This is a very good film that manages to entertain even though one of the characters was atrociously written. The film begins with a cocky young playwright (William Holden) being discovered. Although he's managed to offend a famous Broadway star (Ginger Rogers), he's also impressed her with his talent and good looks. The problem is that she wants to star in his play–even though she is WAY too old for the part. Even though they re-write it for her to play a character 10 years older, she still is too old for the part. But he wants the play to be produced and he's also in love with her. What's he to do?! And, what's he to do about Sally Carver–a spunky young actress who would be perfect for the part?
While Holden, Rogers and Paul Douglas all did great because they were real professionals and their parts were well written, I couldn't say the same for Pat Crowley (who played Sally). Although her character was supposed to be very eager and raw, she often came off as annoying and obnoxious. Her constant use of the word 'Siamese' and brash persona really turned me off–as I am sure it did for the audience. It's surprising, since the studio appeared to be grooming her for stardom–and the film's credits point out that she's a new discovery. But, if you can block out her character (at least until she evolves into a REALISTIC person later in the film), you will see a cool film–one that gives Rogers a chance to stretch herself and play a riskier role–an actress whose vanity is getting in the way of common sense. Well worth seeing.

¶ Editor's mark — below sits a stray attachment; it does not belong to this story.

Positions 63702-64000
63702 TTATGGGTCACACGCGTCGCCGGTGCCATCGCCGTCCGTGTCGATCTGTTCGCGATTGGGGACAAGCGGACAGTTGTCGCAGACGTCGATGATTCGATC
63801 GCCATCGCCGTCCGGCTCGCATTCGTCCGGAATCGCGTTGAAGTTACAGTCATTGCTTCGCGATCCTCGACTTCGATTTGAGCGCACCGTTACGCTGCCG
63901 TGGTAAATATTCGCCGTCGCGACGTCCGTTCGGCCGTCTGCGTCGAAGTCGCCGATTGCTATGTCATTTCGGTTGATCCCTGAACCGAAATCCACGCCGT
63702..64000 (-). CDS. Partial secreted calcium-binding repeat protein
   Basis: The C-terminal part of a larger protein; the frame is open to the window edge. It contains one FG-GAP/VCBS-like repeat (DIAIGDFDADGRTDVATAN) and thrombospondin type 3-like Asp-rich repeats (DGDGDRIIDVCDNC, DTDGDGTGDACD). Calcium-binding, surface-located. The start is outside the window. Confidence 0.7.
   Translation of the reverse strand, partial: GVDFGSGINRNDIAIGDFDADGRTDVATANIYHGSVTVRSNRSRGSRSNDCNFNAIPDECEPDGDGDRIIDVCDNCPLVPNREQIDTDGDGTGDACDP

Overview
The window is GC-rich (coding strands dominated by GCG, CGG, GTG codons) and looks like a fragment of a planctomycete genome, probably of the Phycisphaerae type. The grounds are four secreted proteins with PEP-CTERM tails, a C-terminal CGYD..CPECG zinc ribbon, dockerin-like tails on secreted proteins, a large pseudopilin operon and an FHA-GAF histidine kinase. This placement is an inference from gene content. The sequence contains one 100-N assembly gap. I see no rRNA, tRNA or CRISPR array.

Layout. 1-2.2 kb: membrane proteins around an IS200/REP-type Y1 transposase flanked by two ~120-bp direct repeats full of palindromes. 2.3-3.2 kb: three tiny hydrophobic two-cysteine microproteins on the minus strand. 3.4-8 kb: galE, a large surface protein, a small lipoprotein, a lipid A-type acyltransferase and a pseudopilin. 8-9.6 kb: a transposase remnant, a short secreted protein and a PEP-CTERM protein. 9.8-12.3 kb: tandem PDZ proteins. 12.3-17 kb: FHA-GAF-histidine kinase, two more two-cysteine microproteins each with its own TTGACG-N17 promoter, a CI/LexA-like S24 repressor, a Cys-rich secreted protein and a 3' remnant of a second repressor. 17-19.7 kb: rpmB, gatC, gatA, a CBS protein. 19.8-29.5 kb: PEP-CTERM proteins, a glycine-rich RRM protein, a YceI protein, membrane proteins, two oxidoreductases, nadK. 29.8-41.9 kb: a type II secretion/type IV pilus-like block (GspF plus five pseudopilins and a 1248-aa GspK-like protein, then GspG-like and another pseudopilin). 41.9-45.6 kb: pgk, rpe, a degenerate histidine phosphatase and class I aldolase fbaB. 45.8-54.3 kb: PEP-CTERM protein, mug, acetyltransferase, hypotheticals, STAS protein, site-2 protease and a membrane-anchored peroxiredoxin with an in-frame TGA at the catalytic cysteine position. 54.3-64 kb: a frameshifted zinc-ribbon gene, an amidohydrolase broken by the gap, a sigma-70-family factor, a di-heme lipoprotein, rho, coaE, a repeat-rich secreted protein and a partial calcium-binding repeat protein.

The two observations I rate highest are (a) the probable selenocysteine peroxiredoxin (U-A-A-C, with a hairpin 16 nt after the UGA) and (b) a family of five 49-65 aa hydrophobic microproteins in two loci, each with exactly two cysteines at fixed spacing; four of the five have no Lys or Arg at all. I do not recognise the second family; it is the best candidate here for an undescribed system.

In Forever Female, Ginger Rogers is a Broadway star, still at the top of her game, but not realizing that the times are a changing. Like Norma Desmond she won't believe that there's nothing wrong with being 50 unless you try to act 25.
As this is a comedy, the consequences are not quite as tragic as they are in Sunset Boulevard. Forever Female is however Ginger's reality check.
New playwright William Holden has written a play that's got Ginger excited, a great role for her, maybe 10 to 15 years ago. She insists the role by revised from a 19 to 29 year old. She hasn't lost hold on reality that much.
There's a young ingénue on the scene who might be right for the part and she proves it in a way you have to see Forever Female to find out about. That would be Pat Crowley who was 'introduced' here. Though she never became the bright star of tomorrow, she plays a kinder, gentler Eve Harrington here. Pat Crowley's greatest success would be in the television version of Please Don't Eat the Daisies in the part Doris Day did in film.
All this is proving quite amusing to Rogers's ex-husband and producer Paul Douglas who has some of the best lines in the film.
There's nothing earth shattering about Forever Female, but it did no harm to any of the folks associated with it and still has some laughs for today's audience.